“Ho, boy! ‘ere’s anuther.” These unwelcome words summoned him to the bottom of the ladder where the farmer handed him another heavy sheepskin. “Place i’ wi’ the others.”
He nodded grimly and hurried up the ladder. The smell of fresh soap and lanolin still lingered in the fluffy mantle, but he took no time to notice this. If he wanted to have any time of rest after supper, he would have to more than keep up with the sheepshearers.
The day was hot, and the sweat of exertion caused his hair to cling to his forehead. Pushing it aside and pausing to take a breath, he was maddened to hear the farmer calling, “Boy!”
“I’m just pausing for a breath,” he mumbled in a surly tone as he strolled over to the ladder. Conscience pricked him by calling to mind the words of his father “Trust the farmer and follow his words to the letter. You must never leave his care unless I come for you or send Sir Larkin.” He hurried down the ladder.
“’Tis the last one, Boy. You’ve dun a good work,” the farmer said, giving him a rare approving nod.
The farmer was not so bad, the boy decided as he hurried to wash up for dinner. He would try to remember not to grumble at the hard work. The farmer and his family had taken him in, and his own father had told him to trust them.
“Ho, Drewin. You must ‘urry if you want to ‘ave some supper ‘fore it gets cold,” the farmer’s wife said. “Your father warned us not to let you get too spindly.” She had a twinkle in her eyes when she said this, for they all knew he was a sturdy boy and ate like a horse.
“Thank you, kindly, Good Mother,” he said, smiling up at her. He chided himself for letting laziness and pride get in his way of this adventure.
The kitchen was warm with the heat of the day and the fireplace where the farmwife had cooked the evening meal, but a cool breeze often blew through the half open door. The sheep dog lay on a mat near its opening, sleeping peacefully after his hard day of work.
Drewin followed the farmer to the table; and they sat down on the rough benches waiting expectantly for the farmwife to serve out the lamb stew. Two fair haired children who very near in age to each other sat on the bench opposite of him. All throughout the meal they could hardly tear their large blue eyes from his face.
“What, have they never seen a person eat?” he finally asked the farmer, smiling around his piece of bread.
The farmer laughed in his hearty roar and shook his head. “Not the way you do.”
Drewin had to chuckle at this. A rest from his work and a good dinner did help to brighten one’s outlook. The dog whined and sat up on his haunches, causing the farmer to glance out the door.
“Visitor,” he mumbled and stumbled towards the door, stepping carefully over the dog that then followed him outside.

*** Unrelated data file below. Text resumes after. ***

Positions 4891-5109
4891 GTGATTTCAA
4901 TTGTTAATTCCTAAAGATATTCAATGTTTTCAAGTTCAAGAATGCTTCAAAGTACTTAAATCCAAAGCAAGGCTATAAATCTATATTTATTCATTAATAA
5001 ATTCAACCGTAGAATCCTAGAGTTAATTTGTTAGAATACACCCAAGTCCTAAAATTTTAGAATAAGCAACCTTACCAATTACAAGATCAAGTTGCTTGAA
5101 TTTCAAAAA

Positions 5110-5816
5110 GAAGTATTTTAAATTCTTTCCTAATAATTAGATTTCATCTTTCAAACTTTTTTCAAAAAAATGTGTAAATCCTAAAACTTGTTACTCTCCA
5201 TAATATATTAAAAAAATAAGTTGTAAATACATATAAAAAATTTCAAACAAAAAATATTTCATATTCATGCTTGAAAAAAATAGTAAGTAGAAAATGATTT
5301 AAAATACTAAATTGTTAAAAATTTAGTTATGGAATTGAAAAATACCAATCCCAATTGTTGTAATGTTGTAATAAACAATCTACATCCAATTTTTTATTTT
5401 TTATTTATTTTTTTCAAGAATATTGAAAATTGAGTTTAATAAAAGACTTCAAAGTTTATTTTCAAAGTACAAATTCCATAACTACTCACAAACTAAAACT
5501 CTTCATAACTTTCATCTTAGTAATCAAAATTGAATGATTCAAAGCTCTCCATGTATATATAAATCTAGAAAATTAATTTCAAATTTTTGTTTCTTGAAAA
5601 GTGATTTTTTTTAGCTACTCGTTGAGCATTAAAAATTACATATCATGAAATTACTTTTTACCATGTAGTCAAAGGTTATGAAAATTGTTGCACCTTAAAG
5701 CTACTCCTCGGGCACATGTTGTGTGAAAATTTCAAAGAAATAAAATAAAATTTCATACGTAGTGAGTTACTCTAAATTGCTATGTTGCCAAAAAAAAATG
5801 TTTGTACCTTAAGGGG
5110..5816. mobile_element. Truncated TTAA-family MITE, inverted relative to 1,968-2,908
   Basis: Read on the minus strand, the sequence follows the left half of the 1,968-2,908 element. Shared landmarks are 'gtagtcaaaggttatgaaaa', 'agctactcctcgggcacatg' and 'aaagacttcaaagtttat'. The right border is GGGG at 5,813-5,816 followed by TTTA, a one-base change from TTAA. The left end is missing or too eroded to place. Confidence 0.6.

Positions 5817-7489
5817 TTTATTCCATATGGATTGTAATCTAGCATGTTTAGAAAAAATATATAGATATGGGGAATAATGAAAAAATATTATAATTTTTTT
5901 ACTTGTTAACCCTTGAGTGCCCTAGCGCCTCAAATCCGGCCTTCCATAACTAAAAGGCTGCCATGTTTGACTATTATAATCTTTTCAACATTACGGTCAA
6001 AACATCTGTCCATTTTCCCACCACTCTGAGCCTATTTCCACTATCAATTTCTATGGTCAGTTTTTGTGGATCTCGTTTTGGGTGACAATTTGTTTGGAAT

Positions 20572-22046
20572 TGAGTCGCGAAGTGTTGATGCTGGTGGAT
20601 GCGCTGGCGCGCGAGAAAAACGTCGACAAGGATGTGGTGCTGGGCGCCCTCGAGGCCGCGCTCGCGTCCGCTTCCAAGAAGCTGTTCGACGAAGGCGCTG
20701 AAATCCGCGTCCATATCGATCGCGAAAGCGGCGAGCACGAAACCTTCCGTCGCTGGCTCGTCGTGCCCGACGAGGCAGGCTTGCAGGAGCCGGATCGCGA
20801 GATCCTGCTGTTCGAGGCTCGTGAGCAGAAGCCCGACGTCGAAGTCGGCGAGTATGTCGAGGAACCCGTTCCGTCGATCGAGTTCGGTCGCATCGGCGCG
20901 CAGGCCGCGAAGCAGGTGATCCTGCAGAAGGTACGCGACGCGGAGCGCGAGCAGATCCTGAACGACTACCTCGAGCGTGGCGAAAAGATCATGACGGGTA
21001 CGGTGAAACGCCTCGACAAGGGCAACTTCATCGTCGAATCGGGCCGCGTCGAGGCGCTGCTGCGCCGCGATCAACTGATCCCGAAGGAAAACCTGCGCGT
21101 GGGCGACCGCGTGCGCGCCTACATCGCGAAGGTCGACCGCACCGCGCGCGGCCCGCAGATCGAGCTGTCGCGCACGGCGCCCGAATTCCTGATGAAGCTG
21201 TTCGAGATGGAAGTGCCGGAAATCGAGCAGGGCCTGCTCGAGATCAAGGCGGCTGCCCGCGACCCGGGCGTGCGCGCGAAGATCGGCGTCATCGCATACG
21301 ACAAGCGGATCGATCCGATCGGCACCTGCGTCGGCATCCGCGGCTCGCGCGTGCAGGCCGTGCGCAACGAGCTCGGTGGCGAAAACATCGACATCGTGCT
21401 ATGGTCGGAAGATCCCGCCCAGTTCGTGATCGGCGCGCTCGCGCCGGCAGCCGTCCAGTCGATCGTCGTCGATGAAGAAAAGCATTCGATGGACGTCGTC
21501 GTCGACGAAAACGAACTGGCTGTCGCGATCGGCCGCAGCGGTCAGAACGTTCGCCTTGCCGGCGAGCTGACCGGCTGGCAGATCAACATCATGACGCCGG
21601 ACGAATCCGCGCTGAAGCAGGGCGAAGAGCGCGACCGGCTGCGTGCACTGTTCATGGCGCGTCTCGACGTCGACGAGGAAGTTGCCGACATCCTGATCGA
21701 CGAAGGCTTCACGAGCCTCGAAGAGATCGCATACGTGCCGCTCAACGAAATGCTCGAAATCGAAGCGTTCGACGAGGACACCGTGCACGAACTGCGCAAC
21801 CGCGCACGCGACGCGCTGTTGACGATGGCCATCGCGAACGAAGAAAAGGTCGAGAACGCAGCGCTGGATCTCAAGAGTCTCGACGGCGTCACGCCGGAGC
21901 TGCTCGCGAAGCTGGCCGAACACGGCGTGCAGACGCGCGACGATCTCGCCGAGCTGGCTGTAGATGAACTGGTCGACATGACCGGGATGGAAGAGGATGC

Drewin stiffened and half rose. He had thought that no one ever visited these parts. The farmwife laid a gentle, but firm hand on his arm. “Boy, you must be calm.”
Yes, he must be or the visitor would recognize that something was up. He forced himself to eat the moist, thick bread that tasted as dry to him as gravel. A few moments later, the farmer returned and sat down quietly at his place again. All eyes were fixed on him in that moment, even the round blue ones that had seemed forever fixed on Drewin.
“Well?” the farmwife said anxiously. Drewin had not known that she was capable of anything but cheerfulness.
“Well, ‘e were rich for sure and were asking a li’l about the place. Wanted ta know iffn it was fer sell. I told ‘im my same answer—it were Father’s, and I’ll never sale. I told ‘im it would be fer my l’il boy when ‘e were grown,” the farmer began. His accent always seemed to thicken when he was excited.
His wife’s eyes sparkled with pride.
He cleared his throat uncomfortably. “’e then asked, ses ‘e, ‘what about the one that is already grown?’ I ‘ad to come with an answer right then and there seeing ‘e ‘ad those sort of eyes that see right through a man. I told ‘im, ses I, ‘’e’s not my own really, but the son of my brother. Stayin’ ‘ere for the season. Well, that put ‘im to quiet real quick, and ‘e left soon after. What I can’t ‘elp but wonder at is ‘ow ‘e knew you was even ‘ere, boy.”
These last words were addressed to Drewin who he shook his head nervously.
“Whate’er that means, I woudn’t be surprise iffn’ we saw that Sir Larkin arrive sooner than later,” the farmer said, comfortably pushing the matter aside.
It stayed in Drewin’s mind the rest of the day and into the night as he lay on his bed in the hayloft. The moonlight filtered in through a few large cracks in the ceiling, making shadows on the floor around him. An uneasy feeling ruled in his mind that he could not seem to push away.
“What do I have to fear?” he chided himself. “If there is any real trouble, I’m sure Sir Larkin will come.”
Rolling over in his bed of hay and pulling the blanket tighter around him, he yawned, “How could they find me here?”
Copyright 2015 Kate Willis
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